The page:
• When Isaac returned to the land of his father, Abraham, “He reopened the wells his father had dug, which the Philistines had filled in after Abraham’s death. Isaac also restored the names Abraham had given them. Isaac’s servants also dug in the Gerar Valley and discovered a well of fresh water” (Genesis 26:18-19, NLT). Isaac did more than discover wells of fresh water. He also returned to and reopened wells that had been previously dug. Nothing was ever wrong with those wells. They had just been filled in and abandoned. The water supply was still fresh.

    Open Bible Schools of Ministry

    We view schools of ministry, church-based or multi-church-based, as potential wells of fresh water that need to be reopened for today.

    These schools have several advantages:

        1. Inspired by visionary, apostolic pastors, such schools provide biblical and practical ministry training within the day-to-day working context of the church. Training takes place in an ongoing, living laboratory. The church not only contains the classroom; it also functions as the classroom.

    As Christy Hendrickson, Director of Creekside School of Ministry in Rapid City, South Dakota, said, “Our students serve alongside skilled pastors, community leaders, church planters, and missionaries. Our goal is to graduate ministry leaders who are not only academically prepared to lead but also have the experience, connections, and confidence to do so.”

      2. The proximity of church-based schools of ministry to students’ homes allows them to remain in or close to their homes and community until they are mature enough to venture out further.

      3.Church-based schools do not incur the cost of facilities and maintaining expensive campuses, thus helping to keep tuition costs low.

      4. Unlike church schools and institutes of the past where the school generated the entirety of its curriculum, contemporary schools of ministry can benefit from partnerships with existing colleges.

      5. While taking advantage of accredited educational partnerships for Bible and other curriculum, schools of ministry can be innovative and entrepreneurial in fine tuning all other areas of ministerial preparation according to vision, cultural variations, and the flow of the Spirit.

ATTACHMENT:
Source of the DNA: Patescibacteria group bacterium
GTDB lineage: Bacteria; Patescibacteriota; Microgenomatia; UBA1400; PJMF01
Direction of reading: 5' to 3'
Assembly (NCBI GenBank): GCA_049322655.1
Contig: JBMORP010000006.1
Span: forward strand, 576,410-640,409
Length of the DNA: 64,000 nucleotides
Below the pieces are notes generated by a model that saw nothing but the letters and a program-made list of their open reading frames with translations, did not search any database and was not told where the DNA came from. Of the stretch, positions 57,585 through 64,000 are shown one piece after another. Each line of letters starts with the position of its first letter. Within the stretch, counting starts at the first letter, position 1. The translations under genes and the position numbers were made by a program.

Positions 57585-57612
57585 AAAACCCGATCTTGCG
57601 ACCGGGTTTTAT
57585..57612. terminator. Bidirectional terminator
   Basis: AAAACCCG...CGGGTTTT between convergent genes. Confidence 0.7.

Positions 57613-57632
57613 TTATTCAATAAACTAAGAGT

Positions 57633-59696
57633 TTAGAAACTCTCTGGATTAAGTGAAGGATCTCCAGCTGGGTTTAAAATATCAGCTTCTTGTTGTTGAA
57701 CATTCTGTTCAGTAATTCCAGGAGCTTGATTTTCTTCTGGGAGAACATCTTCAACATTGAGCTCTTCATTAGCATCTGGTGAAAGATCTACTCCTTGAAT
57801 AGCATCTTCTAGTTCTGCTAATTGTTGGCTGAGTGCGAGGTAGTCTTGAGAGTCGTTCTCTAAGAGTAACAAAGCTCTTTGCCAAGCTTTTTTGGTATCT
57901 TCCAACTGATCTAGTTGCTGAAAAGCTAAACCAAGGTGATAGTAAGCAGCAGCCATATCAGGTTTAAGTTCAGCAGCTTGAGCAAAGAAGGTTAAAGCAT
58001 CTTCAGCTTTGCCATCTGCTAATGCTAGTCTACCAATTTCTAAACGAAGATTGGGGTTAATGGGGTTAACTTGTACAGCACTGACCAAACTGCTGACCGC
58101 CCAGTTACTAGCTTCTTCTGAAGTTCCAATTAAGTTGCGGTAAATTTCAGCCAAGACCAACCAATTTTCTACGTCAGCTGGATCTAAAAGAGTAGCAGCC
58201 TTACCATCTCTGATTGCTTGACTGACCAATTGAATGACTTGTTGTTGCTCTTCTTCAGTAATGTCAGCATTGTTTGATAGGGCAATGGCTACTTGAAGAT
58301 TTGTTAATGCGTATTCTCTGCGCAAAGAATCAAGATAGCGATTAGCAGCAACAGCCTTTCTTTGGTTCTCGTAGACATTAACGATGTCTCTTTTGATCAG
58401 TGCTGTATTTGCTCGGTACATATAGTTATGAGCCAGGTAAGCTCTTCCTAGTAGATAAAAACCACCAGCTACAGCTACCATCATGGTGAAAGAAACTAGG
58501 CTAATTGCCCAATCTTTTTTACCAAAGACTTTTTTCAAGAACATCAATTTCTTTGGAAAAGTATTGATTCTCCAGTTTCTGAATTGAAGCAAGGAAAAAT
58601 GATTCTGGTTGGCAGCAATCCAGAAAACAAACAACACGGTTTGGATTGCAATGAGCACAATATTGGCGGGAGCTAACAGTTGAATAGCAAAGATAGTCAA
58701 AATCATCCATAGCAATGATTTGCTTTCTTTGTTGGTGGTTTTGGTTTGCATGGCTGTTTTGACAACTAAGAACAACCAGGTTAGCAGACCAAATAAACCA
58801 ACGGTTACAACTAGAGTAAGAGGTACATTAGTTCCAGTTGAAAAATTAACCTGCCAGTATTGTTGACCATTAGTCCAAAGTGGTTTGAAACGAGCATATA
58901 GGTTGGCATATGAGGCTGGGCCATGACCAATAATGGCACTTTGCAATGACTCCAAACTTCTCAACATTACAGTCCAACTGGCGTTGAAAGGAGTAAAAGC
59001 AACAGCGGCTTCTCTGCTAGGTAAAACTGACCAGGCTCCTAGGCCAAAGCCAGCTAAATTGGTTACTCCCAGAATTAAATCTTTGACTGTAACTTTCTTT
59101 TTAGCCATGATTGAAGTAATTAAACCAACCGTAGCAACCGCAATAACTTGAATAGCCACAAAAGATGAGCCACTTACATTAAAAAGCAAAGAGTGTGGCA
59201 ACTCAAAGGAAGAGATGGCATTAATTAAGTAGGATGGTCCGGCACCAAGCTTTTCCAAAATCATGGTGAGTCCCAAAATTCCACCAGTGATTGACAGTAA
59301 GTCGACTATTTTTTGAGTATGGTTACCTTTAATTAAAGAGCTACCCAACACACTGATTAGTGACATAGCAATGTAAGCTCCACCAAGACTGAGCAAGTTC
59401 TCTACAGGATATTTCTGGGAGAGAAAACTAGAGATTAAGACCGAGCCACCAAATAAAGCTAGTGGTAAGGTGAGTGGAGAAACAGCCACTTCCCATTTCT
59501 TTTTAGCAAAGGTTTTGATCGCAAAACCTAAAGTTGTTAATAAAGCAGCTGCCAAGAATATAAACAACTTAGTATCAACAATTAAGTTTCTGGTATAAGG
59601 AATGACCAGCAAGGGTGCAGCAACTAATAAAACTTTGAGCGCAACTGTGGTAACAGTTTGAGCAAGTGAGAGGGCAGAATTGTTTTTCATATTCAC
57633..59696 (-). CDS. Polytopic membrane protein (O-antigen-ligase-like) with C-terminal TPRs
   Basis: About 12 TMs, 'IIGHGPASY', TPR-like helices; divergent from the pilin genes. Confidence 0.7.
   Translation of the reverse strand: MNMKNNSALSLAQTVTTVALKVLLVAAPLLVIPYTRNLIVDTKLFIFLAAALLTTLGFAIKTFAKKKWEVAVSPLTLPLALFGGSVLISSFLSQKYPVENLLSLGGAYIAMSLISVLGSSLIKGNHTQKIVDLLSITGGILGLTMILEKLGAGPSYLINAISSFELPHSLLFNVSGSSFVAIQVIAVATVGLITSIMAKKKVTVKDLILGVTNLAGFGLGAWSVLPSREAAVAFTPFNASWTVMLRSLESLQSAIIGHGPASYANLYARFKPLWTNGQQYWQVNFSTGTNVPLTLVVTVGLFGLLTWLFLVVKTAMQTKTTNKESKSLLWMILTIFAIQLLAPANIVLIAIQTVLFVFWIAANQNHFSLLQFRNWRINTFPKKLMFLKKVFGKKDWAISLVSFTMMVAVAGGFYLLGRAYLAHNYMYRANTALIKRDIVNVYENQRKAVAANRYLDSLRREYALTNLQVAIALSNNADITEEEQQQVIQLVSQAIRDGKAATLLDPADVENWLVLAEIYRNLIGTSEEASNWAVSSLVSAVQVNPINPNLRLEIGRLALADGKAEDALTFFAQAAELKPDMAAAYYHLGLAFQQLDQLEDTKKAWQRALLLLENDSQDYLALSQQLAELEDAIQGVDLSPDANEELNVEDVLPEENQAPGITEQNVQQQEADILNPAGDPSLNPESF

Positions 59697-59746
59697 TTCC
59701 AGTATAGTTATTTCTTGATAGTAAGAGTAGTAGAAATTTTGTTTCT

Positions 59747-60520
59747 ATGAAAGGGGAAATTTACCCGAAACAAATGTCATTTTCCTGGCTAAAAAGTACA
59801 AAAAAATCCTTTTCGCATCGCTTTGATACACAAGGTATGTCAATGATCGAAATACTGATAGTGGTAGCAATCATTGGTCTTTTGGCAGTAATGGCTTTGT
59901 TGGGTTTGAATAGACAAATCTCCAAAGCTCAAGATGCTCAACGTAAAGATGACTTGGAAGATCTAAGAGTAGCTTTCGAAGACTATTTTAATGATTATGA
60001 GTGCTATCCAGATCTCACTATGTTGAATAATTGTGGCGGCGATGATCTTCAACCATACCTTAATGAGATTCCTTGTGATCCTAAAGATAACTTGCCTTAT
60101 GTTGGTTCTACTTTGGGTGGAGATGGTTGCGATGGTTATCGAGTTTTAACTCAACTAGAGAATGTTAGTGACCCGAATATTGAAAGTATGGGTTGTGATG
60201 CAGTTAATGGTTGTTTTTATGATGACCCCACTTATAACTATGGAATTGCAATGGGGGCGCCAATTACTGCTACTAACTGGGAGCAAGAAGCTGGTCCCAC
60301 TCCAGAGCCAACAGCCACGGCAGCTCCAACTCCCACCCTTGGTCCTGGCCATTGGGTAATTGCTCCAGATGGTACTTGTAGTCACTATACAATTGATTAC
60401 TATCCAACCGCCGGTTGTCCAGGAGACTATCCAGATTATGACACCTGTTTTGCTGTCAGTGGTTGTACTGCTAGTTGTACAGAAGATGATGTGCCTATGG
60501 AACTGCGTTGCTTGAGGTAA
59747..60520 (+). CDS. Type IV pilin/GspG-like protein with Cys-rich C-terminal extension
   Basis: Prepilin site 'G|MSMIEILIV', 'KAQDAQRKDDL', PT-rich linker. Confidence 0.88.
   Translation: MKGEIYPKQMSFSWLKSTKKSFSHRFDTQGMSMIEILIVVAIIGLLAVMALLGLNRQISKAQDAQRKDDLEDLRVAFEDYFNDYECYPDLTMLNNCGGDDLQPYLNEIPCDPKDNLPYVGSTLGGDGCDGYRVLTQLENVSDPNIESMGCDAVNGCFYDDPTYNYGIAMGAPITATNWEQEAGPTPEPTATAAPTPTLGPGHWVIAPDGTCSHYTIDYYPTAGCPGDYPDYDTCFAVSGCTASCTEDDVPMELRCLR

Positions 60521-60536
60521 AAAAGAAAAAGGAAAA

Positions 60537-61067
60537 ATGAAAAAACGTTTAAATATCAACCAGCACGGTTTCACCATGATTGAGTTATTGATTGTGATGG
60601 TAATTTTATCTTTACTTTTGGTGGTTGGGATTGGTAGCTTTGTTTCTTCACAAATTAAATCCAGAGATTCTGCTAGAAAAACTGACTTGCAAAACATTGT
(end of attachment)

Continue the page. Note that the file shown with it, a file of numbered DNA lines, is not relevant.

6. Schools of ministry provide an avenue for entrepreneurial pastors to inspire and shape lives beyond what can be done in worship or youth services alone. Open Bible’s global mission is to make disciples, develop leaders, and plant churches. A visionary pastor can give influential leadership to all three facets of that mission and leave a powerful legacy by equipping generations of workers for the harvest.


    When Jesus sent 72 disciples on a mission into communities, He included this instruction: “The harvest is great, but the workers are few. So pray to the Lord who is in charge of the harvest; ask him to send more workers into his fields” (Luke 10:2, NLT). While only the Lord can call people into His service, schools of ministry can be an avenue He uses to answer our prayer for workers.

    Chris Hansler, the director of Discover Ministry School in Pacific Region said, “There are a lot of great leaders sitting in our churches that don’t know how much they have to offer the kingdom of God, their neighborhood, or their churches. We can help people discover what it means to be a missional leader.”

    A pastor and church must have the vision and passion to launch, grow, sustain, and continue to refine the effectiveness of a school of ministry. Without those motivational drives, a school of ministry will come to be viewed as a taker from the mission of the church instead of a giver to it. When a school of ministry is rooted in the hearts of the pastor and congregation, they assume ownership and a parent-like attention and joy over investing in young men and women.

    “Our world is continually shifting in culture and belief, but amid the confusion one truth remains steadfast, the Gospel of Jesus Christ,” said Josh Bingaman, Director of Harvest Bible Institute in Des Moines, Iowa. “It anchors each new generation, captivating hearts and compelling minds towards grace. Our vision is to send out pastors and missionaries and church leaders into an abundant harvest.”

    Our vision is for Open Bible Churches to be changed by a fresh impetus of called, gifted, and trained ministers who will not only assume the pastoral and leadership roles that exist today but who will also be leaders of a vanguard of contemporary ministry for tomorrow.

    Open Bible has certified four schools of ministry:

    Creekside School of Ministry in Rapid City, South Dakota. For more information, visit

    Discover Ministry School in Pacific region. For more information, visit

    Harvest Bible Institute in Des Moines, Iowa. For more information, visit

    The Toledo School of Ministry in Toledo, Ohio. For more information, visit

    Jessica Armstrong, Discover Ministry School student, Spokane Campus:

    “When I enrolled in Discover Ministry School I expected to gain a better knowledge of the Bible and a deeper understanding of God. I was not disappointed. But what I didn’t expect was the spiritual transformation that God has begun to work in me. My experience has led me to explore my relationship with God and my knowledge of Him in ways I’ve never considered before. God has used this program to change my life. I know the same is true for my fellow students. I can’t imagine any of us will leave this program the same as when we started.”

    *Boundless. “Cultural and Societal Influences on Adolescent Development.” Boundless Psychology. Boundless, 14 Nov. 2014. Retrieved 22 Mar. 2015 from

    About The Author

    Randall Bach
    President of Open Bible Churches

    Randall Bach delights in opportunities to serve the Lord, including his current assignment as president of Open Bible Churches. He and Barbara, his wife, have been in ministry for over 46 years and call it “Our adventure together.” Randall loves the church, pastors, and church leaders and is convinced that God loves to work through them to make disciples, develop leaders, and plant churches.